Step 5: Identify Management Alternatives

by Dana L. Hoag, Colorado State University

Once you know what your risks are, you can consider what options are available to manage them. There are four basic ways to manage or control risks. Some people just try to Avoid risk wherever possible. Metaphorically, people that keep their money under their mattress are avoiding risks of letting others hold their savings. While it is understandable that people want to avoid risks, extreme risk avoidance can have extreme impacts, like significant losses in income potential and even introducing the decision maker to new and potentially greater risks. Again, metaphorically, putting your money under a mattress eliminates any earning potential and exposes you to the risk of fire or flood. A business example of avoiding risks would be to avoid crops like onions or potatoes, which net wild swings in earnings, in order to pick relatively safer crops like hay.

Someone who does not like risk might want to Transfer his or her risks to someone else. This is often a better option than risk avoidance if there is an appropriate market to transfer the risk to. There are many formal modes for transferring risks, such as crop insurance and the futures market. In the case of insurance, risk is transferred from an individual to a corporation that can tolerate more risk.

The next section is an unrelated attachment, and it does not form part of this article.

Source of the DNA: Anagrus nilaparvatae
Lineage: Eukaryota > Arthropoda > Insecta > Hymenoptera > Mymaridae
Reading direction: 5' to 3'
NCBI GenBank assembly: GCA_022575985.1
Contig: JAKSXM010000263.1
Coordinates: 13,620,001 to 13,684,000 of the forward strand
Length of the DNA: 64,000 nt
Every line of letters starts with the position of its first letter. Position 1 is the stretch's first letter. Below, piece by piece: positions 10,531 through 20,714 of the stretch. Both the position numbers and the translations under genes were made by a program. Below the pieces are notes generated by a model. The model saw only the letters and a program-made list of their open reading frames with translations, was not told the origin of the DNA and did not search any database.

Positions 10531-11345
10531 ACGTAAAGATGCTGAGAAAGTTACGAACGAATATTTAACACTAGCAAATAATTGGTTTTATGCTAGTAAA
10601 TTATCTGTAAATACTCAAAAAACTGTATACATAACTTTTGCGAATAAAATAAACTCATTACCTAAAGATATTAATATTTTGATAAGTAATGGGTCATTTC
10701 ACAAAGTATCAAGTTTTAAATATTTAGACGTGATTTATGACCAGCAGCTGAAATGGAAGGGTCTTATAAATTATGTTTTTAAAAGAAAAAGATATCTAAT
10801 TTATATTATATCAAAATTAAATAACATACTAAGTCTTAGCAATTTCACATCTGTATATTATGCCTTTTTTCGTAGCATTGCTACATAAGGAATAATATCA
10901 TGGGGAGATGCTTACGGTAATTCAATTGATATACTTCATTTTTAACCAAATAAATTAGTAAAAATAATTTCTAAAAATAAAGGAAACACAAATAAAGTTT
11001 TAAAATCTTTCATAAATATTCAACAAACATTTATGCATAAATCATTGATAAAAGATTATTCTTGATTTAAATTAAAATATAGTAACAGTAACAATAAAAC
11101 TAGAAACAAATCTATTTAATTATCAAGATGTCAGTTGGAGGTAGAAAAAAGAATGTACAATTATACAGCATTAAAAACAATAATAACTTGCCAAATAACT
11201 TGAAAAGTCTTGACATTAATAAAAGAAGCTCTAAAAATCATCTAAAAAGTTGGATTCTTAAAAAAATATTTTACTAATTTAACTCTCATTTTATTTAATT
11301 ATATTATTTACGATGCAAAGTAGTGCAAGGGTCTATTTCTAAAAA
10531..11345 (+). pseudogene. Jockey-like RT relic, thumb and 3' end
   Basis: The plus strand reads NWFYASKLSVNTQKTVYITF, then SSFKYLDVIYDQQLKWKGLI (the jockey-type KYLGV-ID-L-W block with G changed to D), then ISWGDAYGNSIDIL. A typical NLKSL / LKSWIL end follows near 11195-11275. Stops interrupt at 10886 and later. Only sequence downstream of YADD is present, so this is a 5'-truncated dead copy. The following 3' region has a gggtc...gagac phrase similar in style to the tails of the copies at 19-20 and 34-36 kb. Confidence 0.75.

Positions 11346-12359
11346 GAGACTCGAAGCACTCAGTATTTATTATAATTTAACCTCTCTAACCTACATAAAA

A producer pays a firm more than the expected indemnity to avoid the risk. The company earns a living from the risk premiums. It can afford to pay for accidents and catastrophes because it is pooling risks over many people, or types of coverage. Even insurance companies are required by law to reinsure so that they maintain diversified pools. A company that specializes in hurricane insurance for example, swaps some of its coverage with a company that covers automobile accidents so that neither company is caught short should a crisis occur that was too large for them to handle, like the devastation that insurance companies had to pay for in New Orleans when hurricane Katrina came through in September, 2005.

The other important transfer mechanism for agriculture is the futures market. Producers swap risks with speculators by hedging and options. The market for swapping is so large as to distribute the risks across many people. Those people that do not mind dealing with risk, may want to Assume or retain their risk. The motivation for putting up with risk is that there is usually a positive correlation between risk and return. Those people that take on more risks, though they have more ups and downs in their lives, make more money in the end. That is, they make more money IF the ups and downs don’t put them out of business first. A study at Colorado State University showed that because women are more risk averse than men, on average, they end up with less savings at older ages. People that assume risks can take actions to make them able to bear them, like having good access to capital.

Of course, whether you wish to retain risk or avoid it, everyone wants to Reduce risk to the extent possible. For example, instead of totally avoiding risky crops or assuming the most risk I can with the riskiest crop I can find, I could diversify my risks. I could grow some onions and some wheat, for example.